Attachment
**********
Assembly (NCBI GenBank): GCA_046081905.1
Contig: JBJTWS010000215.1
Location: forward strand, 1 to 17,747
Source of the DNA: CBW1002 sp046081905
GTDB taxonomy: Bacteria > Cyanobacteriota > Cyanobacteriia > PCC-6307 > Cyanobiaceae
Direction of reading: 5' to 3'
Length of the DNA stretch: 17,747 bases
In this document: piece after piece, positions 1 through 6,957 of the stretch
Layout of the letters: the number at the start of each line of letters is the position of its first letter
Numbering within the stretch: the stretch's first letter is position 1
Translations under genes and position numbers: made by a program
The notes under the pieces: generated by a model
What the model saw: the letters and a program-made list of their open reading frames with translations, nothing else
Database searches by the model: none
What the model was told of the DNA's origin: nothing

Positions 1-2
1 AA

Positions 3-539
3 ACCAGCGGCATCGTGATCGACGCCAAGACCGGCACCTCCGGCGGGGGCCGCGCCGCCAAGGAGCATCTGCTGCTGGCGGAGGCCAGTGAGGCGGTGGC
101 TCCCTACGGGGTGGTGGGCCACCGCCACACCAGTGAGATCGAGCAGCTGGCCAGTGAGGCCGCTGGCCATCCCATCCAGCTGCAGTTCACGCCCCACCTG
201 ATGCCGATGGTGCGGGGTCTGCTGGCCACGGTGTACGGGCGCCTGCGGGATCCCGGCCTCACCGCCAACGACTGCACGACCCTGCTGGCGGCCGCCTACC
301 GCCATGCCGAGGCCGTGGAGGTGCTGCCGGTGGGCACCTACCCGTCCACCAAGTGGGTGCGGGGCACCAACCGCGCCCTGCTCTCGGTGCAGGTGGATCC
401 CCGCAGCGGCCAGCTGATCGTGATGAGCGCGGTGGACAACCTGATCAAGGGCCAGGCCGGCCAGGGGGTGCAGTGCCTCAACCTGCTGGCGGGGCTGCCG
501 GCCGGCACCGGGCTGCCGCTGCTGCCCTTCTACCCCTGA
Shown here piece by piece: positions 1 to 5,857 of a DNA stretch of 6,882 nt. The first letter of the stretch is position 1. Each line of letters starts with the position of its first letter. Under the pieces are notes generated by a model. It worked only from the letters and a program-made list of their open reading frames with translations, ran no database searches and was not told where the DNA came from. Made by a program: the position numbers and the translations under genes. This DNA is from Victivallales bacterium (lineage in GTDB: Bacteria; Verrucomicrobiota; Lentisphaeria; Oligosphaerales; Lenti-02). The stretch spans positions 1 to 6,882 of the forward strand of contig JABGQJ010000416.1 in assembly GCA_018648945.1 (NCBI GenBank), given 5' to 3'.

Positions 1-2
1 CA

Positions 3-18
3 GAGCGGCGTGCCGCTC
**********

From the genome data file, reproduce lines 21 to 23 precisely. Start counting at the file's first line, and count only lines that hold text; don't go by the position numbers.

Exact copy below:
201 ATGCCGATGGTGCGGGGTCTGCTGGCCACGGTGTACGGGCGCCTGCGGGATCCCGGCCTCACCGCCAACGACTGCACGACCCTGCTGGCGGCCGCCTACC
301 GCCATGCCGAGGCCGTGGAGGTGCTGCCGGTGGGCACCTACCCGTCCACCAAGTGGGTGCGGGGCACCAACCGCGCCCTGCTCTCGGTGCAGGTGGATCC
401 CCGCAGCGGCCAGCTGATCGTGATGAGCGCGGTGGACAACCTGATCAAGGGCCAGGCCGGCCAGGGGGTGCAGTGCCTCAACCTGCTGGCGGGGCTGCCG